- Is it too late to add nutrient to try to get this going again? More Wine's site says that Fermaid or DAP additions at this point are not a good idea for a stuck fermentation since the yeast may not be able to metabolize the nitrogen and it may leave off tastes. They suggest yeast hulls. But I'm pretty sure it was the lack of good nutrient that caused the problem to begin with.

- I'm thinking I should do a starter (the right way, using Go-ferm) with the same yeast, when it peaks, dump it in a fermenter, add equal amount of must, and then either 1) gradually keep adding must over time, or 2) pitch the whole thing into the stuck must. Any opinions on which is a better method?

- If I do add the starter as stated above, should I also add Fermaid? Or yeast hulls? Or DAP? Or some combination?

- Have I totally screwed myself by draining the mead off the lees? I'm thinking that since I did this I better add a starter, since I've probably depopulated the yeast that might otherwise have revived from other strategies.

11-19-2007, 04:30 AM
Dont panic :alien:

The starter is a good idea.

Either way heres what you will want to think about:

If you pitch yeast into 12% your alcohol must you'll shock them. I'd suggest not just making a starter but taking a little time to feed them both with sugars (honey, cider) and with some of your already alcoholic must to acclimate them to the environment.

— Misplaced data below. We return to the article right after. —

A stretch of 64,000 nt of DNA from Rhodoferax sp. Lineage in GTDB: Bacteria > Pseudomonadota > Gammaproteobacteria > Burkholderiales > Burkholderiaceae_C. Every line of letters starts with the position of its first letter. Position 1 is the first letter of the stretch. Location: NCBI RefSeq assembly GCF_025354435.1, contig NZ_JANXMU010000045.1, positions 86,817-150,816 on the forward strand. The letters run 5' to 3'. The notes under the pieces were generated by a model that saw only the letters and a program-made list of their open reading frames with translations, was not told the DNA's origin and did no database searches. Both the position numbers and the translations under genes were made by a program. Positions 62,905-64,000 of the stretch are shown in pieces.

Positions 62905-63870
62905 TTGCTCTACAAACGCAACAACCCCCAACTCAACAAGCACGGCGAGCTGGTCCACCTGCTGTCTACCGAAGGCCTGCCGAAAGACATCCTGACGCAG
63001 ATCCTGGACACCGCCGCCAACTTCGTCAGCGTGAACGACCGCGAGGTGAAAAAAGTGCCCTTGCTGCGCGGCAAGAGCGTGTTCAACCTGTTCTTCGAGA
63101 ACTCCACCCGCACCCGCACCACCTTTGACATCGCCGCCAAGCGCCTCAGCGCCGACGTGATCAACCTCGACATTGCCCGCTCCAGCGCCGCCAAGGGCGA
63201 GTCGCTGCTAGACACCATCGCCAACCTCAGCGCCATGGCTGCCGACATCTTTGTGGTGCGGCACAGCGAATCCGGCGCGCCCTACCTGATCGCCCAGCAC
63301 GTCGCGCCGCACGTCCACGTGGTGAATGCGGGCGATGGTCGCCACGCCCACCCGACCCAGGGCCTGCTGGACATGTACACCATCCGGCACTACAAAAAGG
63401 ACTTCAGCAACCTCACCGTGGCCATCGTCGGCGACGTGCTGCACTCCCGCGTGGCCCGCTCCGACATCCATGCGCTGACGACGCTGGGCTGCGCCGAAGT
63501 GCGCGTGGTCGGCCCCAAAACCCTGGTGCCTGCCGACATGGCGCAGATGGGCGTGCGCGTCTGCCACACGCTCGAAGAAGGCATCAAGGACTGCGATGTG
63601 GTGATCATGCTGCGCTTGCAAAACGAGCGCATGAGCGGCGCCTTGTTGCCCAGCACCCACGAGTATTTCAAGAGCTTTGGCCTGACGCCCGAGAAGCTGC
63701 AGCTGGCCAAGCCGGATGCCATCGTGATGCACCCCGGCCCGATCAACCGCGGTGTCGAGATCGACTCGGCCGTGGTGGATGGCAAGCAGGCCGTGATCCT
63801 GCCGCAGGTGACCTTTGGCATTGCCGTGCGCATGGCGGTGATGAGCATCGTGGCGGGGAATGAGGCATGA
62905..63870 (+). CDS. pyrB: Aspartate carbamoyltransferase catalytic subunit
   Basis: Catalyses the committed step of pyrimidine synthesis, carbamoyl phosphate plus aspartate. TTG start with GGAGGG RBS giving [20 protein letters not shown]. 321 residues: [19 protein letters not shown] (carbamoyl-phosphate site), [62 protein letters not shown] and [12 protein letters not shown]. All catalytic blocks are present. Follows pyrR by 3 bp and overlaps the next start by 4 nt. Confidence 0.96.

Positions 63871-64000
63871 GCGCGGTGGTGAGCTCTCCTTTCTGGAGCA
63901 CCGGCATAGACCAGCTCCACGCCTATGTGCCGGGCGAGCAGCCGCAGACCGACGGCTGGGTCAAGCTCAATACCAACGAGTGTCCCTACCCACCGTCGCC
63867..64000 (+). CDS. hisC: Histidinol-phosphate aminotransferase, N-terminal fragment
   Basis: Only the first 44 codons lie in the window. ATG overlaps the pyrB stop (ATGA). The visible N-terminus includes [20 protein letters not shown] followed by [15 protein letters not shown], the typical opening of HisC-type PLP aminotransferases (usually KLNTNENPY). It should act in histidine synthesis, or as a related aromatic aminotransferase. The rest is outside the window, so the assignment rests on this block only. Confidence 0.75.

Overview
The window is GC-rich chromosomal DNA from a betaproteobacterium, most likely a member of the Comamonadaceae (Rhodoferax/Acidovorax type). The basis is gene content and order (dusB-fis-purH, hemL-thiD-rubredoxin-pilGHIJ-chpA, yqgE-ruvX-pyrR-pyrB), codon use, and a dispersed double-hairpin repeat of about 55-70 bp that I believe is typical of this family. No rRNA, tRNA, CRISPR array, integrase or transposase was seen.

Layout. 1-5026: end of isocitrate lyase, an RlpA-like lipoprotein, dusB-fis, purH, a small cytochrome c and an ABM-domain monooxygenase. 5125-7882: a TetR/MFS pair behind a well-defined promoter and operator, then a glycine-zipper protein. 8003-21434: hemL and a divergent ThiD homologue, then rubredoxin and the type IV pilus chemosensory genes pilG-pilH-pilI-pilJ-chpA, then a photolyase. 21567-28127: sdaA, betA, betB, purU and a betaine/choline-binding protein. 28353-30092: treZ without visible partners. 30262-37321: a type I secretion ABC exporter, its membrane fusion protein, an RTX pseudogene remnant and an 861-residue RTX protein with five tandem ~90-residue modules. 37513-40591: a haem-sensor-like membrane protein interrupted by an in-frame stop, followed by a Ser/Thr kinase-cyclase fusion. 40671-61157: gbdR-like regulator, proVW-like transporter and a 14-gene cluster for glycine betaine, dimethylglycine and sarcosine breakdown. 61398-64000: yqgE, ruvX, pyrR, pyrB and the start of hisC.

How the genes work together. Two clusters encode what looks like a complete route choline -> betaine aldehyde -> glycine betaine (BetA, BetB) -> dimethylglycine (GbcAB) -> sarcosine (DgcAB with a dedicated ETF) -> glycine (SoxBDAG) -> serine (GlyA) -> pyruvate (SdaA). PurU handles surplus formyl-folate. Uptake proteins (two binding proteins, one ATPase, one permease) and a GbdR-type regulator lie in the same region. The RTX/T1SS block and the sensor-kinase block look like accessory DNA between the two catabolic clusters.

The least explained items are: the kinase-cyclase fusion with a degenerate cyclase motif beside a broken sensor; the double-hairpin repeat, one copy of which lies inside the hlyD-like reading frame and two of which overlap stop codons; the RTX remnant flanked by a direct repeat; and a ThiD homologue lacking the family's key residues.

first rehydrate your yeast as per manufacturers instructions and use goferm.
Pitch this starter culture into a weak must or some preservative free cider (1.05 is a good kick off) and let it go to work for a day.
Feed it with a little more honey and a little must.
Repeat for a day or two, monitor your SG readings before and after each addition so you can predict how healthy your yeasts are, a good post on making a slightly more complex mega starter can be found right here. (http://www.gotmead.com/component/option,com_smf/Itemid,412/topic,2526.msg23988#msg23988) (Honey can be substituted for DME.)

This will give you a culture that is prepared for re-pitching, as for the yeast there are a couple of considerations.

71B may or may not be the best idea right now, it peaks at 14% (on average) and (on occasion) can be pushed to 16%, if you do manage to reach that 14% peak on a re-pitch you'll be at roughly 1.03. So close to it's tolerance it may have a hard time finishing the job for you.

The other option is to use a yeast like K1V which has a better tollerance to alcohol and is good for re-starting stuck batches, though there is the risk of it going to higher levels (ergo lower sugars) than your target, possibly drying out your mead entirely at 18% abv.

The 71B may be worth a shot anyway, worst case scenario you'd have to re-pitch with K1V I s'pose.

good luck!

Oh yeah:


11-19-2007, 11:01 PM
If you're going to repitch I'd recommend EC-1118 since it's a cyser. EC just seems to be pretty much unstoppable in cyser as a stuck fermenter fixer!

I posted a "Restart Stuck Fermentation" protocol a while back. Do a forum search with "restart" and Oskaar as the author and you should be able to find it.



11-20-2007, 02:18 AM